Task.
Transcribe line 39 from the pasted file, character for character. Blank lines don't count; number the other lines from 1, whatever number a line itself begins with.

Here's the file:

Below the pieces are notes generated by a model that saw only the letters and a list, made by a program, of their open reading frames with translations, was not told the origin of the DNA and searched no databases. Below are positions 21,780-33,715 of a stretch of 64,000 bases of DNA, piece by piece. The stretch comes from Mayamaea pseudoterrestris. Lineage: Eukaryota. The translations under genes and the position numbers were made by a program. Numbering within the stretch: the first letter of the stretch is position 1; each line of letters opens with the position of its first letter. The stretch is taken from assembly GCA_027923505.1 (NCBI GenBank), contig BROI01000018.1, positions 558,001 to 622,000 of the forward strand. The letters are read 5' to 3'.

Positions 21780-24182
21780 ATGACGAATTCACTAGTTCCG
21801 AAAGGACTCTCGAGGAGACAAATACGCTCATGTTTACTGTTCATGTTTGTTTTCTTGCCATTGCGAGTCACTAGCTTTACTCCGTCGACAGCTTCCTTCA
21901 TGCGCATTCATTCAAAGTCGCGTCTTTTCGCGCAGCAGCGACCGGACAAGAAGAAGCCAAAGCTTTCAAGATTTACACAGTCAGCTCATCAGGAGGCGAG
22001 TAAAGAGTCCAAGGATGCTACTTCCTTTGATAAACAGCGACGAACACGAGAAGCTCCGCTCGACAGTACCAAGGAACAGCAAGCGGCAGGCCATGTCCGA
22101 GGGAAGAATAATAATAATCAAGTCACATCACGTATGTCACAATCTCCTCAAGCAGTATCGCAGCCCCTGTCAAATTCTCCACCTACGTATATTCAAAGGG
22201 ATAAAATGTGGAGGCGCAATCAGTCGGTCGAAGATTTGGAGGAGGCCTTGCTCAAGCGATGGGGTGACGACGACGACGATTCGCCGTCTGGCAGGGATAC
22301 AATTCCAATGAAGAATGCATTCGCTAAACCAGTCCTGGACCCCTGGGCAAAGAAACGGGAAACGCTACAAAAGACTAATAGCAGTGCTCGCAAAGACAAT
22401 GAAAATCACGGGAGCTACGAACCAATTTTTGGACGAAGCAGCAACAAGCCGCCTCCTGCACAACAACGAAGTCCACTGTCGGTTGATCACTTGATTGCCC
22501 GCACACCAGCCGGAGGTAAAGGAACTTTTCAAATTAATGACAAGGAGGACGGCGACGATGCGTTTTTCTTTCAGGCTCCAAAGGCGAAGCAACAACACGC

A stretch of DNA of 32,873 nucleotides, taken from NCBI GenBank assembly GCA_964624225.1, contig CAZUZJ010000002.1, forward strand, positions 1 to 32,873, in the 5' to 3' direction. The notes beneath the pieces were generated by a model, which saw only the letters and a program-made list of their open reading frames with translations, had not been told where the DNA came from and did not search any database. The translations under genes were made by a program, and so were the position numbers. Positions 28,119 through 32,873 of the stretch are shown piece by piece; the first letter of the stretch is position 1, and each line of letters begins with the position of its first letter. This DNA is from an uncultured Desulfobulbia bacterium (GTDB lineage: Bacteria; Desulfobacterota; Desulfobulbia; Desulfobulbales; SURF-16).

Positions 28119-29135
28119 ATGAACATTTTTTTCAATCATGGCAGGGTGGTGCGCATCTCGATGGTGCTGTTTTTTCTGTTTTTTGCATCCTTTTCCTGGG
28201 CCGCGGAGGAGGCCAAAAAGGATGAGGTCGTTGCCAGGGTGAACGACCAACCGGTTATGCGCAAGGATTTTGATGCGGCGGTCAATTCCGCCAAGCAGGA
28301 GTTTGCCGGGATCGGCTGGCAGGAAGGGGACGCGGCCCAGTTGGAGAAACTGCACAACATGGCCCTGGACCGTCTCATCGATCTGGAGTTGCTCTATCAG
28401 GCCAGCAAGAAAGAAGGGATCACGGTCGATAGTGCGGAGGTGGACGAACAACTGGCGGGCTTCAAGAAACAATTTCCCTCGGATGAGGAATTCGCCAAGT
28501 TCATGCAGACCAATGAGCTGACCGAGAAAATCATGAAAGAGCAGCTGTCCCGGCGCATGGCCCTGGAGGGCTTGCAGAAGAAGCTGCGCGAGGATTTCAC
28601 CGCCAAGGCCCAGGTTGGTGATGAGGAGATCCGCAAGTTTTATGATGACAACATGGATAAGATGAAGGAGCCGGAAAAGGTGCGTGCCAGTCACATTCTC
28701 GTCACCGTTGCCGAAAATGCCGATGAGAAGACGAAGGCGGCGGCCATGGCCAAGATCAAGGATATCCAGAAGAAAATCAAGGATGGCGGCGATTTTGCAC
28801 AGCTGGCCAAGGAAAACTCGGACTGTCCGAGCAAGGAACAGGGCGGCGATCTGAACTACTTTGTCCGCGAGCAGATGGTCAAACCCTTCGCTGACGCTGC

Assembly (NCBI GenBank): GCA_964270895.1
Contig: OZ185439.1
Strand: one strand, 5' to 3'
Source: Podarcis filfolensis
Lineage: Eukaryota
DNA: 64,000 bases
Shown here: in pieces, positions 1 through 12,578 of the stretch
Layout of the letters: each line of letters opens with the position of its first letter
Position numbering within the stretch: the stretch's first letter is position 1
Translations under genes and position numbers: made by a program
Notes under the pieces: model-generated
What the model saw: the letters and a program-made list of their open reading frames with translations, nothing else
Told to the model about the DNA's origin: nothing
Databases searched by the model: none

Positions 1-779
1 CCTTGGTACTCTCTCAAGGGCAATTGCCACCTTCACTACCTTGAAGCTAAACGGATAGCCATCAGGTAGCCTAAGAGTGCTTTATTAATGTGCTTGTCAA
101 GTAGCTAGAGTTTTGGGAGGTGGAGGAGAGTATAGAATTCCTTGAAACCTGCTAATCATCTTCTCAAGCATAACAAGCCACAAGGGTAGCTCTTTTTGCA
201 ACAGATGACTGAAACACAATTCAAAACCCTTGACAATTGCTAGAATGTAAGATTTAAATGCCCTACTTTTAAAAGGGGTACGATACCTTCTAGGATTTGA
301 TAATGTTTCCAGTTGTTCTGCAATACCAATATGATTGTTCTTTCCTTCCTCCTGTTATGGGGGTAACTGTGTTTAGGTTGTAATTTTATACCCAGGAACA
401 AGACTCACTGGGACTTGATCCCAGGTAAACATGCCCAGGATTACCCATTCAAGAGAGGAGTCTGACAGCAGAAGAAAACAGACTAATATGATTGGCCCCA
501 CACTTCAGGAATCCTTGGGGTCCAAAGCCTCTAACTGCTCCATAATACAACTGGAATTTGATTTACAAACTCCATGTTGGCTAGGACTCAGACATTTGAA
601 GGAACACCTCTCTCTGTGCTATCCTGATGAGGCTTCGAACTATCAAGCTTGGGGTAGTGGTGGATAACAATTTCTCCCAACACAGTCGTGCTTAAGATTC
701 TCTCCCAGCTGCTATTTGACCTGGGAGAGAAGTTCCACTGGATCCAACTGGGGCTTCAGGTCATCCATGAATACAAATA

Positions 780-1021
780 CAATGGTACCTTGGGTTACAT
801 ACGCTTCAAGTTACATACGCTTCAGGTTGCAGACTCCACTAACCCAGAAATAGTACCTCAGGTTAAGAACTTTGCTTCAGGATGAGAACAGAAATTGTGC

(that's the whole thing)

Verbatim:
201 ACAGATGACTGAAACACAATTCAAAACCCTTGACAATTGCTAGAATGTAAGATTTAAATGCCCTACTTTTAAAAGGGGTACGATACCTTCTAGGATTTGA